Teaching patients the benefits of yoga

Moniqua Acosta and Olivia Lindsey with Space Yoga Studio, share part of a 45-minute yoga routine to help cancer patients heal their body and mind.

Yoga + Wellness

Despite its ancient origins, yoga has been launched into mainstream culture with the help of niche combination interests like: cat yoga, wine yoga, hot yoga, and any other “word” + yoga combination you could ever want in your weekends. While the different types of yoga classes you can attend seem endless, one thing remains the same through the centuries— yoga can be a beneficial low-impact exercise to manage a variety of ailments. Just to name a few: heart disease, diabetes, sleep troubles, body aches, body pains, mental health issues and stress.

At the Georgia Cancer Center, studies are being conducted to learn how yoga can relieve stress, pain, fatigue and sleep disorders in cancer patients. Moniqua Acosta, owner of Space Yoga Studio, teaches yoga classes for cancer patients that focus on low impact movements designed to promote circulation and improve muscle movement. Acosta is certified at the level of Experienced Registered Yoga Teacher-200 with Yoga Alliance and is a supporting member of the International Association of Yoga Therapists and the Yoga Service Council. She works closely with Clinical Yoga Therapists and Physical Therapists in the area who helped pioneer holistic programs all around the CSRA.

“When properly integrated into treatment, yoga therapy can bring about massive changes in the quality of life of the patients by decreasing undesirable symptoms such as depression, insomnia, anxiety, and fatigue,” says Acosta.  “Yoga allows greater ease in pain management, and, most importantly, provides the patients with tools that can help them make difficult transitions in their journey with disease.”

Yoga for Cancer Patients

Some benefits of practicing yoga during treatment include:

  • Deep, relaxing breathing techniques emphasized in yoga practices can increase red blood cell circulation to extremities, helping remove toxins collected during treatment and re-energizing cells.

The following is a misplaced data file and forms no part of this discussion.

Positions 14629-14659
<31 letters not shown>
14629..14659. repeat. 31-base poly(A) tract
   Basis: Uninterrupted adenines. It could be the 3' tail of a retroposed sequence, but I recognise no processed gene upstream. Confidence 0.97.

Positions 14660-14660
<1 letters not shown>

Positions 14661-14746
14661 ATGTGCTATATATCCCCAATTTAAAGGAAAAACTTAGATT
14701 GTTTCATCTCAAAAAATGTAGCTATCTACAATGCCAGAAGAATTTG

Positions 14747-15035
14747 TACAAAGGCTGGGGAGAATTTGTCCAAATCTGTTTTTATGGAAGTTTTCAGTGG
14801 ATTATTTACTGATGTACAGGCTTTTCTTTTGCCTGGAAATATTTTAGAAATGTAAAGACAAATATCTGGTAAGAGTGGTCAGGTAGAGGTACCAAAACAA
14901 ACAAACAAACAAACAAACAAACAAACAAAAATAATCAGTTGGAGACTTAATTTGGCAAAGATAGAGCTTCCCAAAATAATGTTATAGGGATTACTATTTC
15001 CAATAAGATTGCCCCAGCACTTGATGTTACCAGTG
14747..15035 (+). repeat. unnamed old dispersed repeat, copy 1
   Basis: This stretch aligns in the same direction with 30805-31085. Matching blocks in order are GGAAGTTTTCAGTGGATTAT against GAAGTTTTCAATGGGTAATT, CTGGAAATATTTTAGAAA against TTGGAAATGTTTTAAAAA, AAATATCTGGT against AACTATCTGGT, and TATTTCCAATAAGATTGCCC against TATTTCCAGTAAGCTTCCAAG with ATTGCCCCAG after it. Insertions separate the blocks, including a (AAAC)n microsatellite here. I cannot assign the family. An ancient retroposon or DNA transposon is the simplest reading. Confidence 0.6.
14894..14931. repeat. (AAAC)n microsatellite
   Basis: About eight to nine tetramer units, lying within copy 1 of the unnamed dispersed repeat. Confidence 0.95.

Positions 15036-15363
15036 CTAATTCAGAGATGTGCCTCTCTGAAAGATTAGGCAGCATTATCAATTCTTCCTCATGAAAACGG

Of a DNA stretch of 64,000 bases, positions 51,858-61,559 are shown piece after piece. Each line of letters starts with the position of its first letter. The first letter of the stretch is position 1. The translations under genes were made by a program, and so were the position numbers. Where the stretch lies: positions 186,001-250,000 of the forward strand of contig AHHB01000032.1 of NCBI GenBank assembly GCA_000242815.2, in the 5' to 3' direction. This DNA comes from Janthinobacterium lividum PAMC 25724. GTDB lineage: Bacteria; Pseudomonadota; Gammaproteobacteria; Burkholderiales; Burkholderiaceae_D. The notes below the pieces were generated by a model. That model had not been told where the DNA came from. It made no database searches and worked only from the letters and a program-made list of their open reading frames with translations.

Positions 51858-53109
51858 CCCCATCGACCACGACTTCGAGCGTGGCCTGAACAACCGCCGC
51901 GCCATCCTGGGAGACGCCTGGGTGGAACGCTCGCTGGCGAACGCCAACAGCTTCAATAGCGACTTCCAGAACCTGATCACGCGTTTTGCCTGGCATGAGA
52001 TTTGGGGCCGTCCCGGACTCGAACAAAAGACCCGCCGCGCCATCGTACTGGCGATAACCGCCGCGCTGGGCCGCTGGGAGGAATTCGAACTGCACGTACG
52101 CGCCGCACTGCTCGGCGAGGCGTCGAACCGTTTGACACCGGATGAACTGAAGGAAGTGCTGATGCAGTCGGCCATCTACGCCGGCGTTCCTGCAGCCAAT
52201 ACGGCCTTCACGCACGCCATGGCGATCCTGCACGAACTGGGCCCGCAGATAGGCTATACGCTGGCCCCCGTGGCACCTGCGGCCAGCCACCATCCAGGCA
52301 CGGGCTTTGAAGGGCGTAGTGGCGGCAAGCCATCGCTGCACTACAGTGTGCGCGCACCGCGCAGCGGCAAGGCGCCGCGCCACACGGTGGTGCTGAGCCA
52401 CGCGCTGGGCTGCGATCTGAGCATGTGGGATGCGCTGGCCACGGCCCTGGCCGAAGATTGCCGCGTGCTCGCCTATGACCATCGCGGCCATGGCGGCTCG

• Some routines can last as long as an hour or as little as 15 minutes. This provides a great range of whole-body, low-impact exercises for patients who may not feel up to a more developed exercise routine. Short or long, these practices can improve flexibility, strength, muscle mass and balance in every-day wellness, after surgery or extended bed rest.
  • Some patients may experience insomnia and trouble sleeping. Yoga has been linked to lower cortisol levels, which reduce stress and relax the body. You can even do some poses in bed!
    • Child’s Pose
    • Reclining Bound Angle Pose
    • Wind-Relieving Pose
    • Reclining Twist, use a pillow between your legs for support.

Since yoga can put strain on ligaments and joints, start your practice under the supervision of a certified teacher. Physical therapists and oncologists may be able to recommend practices or guidelines, and with any activity during treatment, discuss it with your care team.

Multi-disciplinary Care
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About the author

Augusta University Health

Based in Augusta, Georgia, Augusta University Health is a world-class health care network, offering the most comprehensive primary, specialty and subspecialty care in the region. Augusta University Health provides skilled, compassionate care to its patients, conducts leading-edge clinical research and fosters the medical education and training of tomorrow’s health care practitioners. Augusta University Health is a not-for-profit corporation that manages the clinical operations associated with Augusta University.